At least, Charlie assumed that he was happy. All of his systems were functioning properly. His future appeared to be stable. He wanted for nothing. He fit in.

Charlie had a job. Charlie’s job was to take care of those within society who could not (chose not to) take care of themselves. A large section of society had chosen to embrace the android lifestyle, lending their brains (their central processing units) to what was called (and what was technically) The Hive. These individuals pooled their resources in order to create a completely artificial reality, a reality which only they could see. In this reality, anything was possible. Anyone could be who they like. They could do what they like. And because of their infinite well of processing power, they could live a thousand lifetimes in the time it took to sneeze.

Not that Charlie ever sneezed.

Charlie’s skin was real skin. The cartilage in his nose was real cartilage. The hair in his nostrils was real hair. He should have been able to sneeze. But his inventors forgot to include nerve endings in the appropriate places for such a thing.

No, Charlie definitely was not human. Nor would he ever be.

It was not a sad thought. Charlie had no drive to be human. He was programmed. And however sophisticated that programming was, his brain did not include the appropriate synapses for such a desire.

Charlie was, however, programmed quite suitably for his position as Liaison to Wellbeing. A human would have thought this nothing more than a fancy name for a glorified janitor, but to Charlie, it was everything. He would walk up and down sterile white halls in the sterile white building that housed thousands of humans in 10×10 rooms. Inside these rooms, the humans would sit or lay, exercise or eat according to their bodies’ needs. The humans were on autopilot – quite literally – and Charlie was tasked with making sure that the humans in Building 314, Floor 15 were functioning properly while their minds were away.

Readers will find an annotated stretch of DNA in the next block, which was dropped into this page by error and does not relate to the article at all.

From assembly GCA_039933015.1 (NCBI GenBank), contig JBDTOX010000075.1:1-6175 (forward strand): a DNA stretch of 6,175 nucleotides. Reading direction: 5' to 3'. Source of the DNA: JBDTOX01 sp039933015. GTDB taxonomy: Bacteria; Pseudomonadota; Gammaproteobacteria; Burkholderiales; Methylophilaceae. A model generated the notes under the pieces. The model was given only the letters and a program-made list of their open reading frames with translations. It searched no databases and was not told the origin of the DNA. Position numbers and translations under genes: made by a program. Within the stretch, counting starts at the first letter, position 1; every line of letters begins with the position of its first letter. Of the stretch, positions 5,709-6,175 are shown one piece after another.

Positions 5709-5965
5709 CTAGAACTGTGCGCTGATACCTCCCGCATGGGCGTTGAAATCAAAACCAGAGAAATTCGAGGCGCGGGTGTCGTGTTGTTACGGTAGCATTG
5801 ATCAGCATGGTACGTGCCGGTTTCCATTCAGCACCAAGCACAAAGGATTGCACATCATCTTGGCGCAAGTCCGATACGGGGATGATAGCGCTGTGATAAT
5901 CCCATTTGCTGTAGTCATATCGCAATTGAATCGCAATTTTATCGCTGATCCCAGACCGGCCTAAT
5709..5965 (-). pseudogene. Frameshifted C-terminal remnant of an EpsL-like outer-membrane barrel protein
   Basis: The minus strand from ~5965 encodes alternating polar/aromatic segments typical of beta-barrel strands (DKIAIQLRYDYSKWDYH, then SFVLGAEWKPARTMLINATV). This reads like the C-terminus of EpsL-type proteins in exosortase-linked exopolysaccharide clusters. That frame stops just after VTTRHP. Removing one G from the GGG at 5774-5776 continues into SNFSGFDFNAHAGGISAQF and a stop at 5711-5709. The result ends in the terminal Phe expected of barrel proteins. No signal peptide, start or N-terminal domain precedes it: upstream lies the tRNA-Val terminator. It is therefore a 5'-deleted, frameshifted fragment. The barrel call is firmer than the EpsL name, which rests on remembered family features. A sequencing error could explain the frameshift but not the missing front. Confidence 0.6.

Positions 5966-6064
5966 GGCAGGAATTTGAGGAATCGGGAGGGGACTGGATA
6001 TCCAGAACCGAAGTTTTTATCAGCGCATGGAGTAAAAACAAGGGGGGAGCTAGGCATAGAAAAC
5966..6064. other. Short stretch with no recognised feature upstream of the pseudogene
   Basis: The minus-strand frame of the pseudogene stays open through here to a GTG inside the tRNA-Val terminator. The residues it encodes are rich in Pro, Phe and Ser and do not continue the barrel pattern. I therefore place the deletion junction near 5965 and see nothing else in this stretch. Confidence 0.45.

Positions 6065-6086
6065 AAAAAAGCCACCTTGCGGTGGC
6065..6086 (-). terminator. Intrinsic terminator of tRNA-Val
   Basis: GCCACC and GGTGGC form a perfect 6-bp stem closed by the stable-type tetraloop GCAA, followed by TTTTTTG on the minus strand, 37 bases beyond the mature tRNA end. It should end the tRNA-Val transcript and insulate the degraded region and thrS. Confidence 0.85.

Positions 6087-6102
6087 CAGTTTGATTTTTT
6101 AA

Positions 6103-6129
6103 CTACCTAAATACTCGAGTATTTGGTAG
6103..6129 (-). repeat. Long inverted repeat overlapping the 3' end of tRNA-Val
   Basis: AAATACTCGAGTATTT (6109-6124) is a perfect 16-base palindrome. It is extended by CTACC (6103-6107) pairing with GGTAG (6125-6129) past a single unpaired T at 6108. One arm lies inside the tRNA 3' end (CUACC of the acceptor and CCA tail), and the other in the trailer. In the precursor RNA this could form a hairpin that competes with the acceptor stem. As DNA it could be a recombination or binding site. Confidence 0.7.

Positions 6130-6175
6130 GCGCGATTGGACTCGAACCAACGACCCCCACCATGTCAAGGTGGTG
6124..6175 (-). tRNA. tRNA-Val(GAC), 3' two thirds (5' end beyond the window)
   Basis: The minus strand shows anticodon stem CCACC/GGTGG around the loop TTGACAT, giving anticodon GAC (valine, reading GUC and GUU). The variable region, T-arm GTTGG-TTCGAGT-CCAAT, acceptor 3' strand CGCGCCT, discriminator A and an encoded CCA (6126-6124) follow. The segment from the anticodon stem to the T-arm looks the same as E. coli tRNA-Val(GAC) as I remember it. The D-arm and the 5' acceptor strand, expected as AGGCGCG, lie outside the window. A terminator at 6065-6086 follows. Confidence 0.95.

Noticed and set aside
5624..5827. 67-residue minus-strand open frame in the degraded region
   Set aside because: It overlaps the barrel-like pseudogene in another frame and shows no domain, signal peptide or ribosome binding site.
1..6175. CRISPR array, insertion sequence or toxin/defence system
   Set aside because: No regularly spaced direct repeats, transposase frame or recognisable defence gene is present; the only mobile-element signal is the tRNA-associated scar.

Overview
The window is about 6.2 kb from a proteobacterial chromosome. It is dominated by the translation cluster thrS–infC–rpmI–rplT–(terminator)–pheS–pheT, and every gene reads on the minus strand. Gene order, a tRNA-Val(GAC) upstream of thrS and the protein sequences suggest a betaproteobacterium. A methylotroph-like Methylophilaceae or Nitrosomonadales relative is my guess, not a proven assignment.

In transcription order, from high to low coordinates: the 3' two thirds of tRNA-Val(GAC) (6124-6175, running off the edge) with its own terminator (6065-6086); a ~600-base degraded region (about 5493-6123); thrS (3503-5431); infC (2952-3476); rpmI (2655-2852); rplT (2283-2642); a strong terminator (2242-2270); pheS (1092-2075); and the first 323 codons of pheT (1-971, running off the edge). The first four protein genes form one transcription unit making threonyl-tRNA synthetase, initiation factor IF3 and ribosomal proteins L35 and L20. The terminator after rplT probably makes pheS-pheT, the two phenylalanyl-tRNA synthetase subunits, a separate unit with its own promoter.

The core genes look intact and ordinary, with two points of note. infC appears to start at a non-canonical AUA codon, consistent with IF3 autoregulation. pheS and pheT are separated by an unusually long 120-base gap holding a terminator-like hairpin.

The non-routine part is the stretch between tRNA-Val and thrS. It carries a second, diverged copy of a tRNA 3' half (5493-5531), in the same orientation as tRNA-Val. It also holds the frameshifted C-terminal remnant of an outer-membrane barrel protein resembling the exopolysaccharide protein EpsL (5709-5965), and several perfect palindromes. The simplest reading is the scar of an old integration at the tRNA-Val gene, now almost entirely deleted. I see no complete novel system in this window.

The human body operated best on nine hours of sleep. Each body was slightly different, of course, but the right mixture of nutrients could get anyone and everyone into the similar rhythms. The human body also required daily activity to keep the muscles properly toned. Peak physical condition allowed for peak mental states, boosting the processing power of each individual central processing unit, thereby boosting the power of The Hive’s capabilities.

As in any system, there were occasional hiccups. As Charlie paced his floor, he kept sharp eye on the red, yellow and green indicators on each white door. Green meant the bodies were in a resting, relaxed state. Yellow meant that the bodies were either eating or exercising – the two most dangerous activities a human being could perform. Red signaled an emergency, usually meaning that a body’s swallow reflex had engaged before its food was properly masticated, or a foot had come down improperly during a treadmill session. Charlie would enter these rooms, save the human if he could and put them right again. On a rare occasion – the rarest, really – a human body would short circuit. A heart’s valve would malfunction, or brain would have what was known as an aneurysm. In such instances, Charlie would tote their bodies to the morgue on the ninth floor. What happened to them there, Charlie was not programmed to question.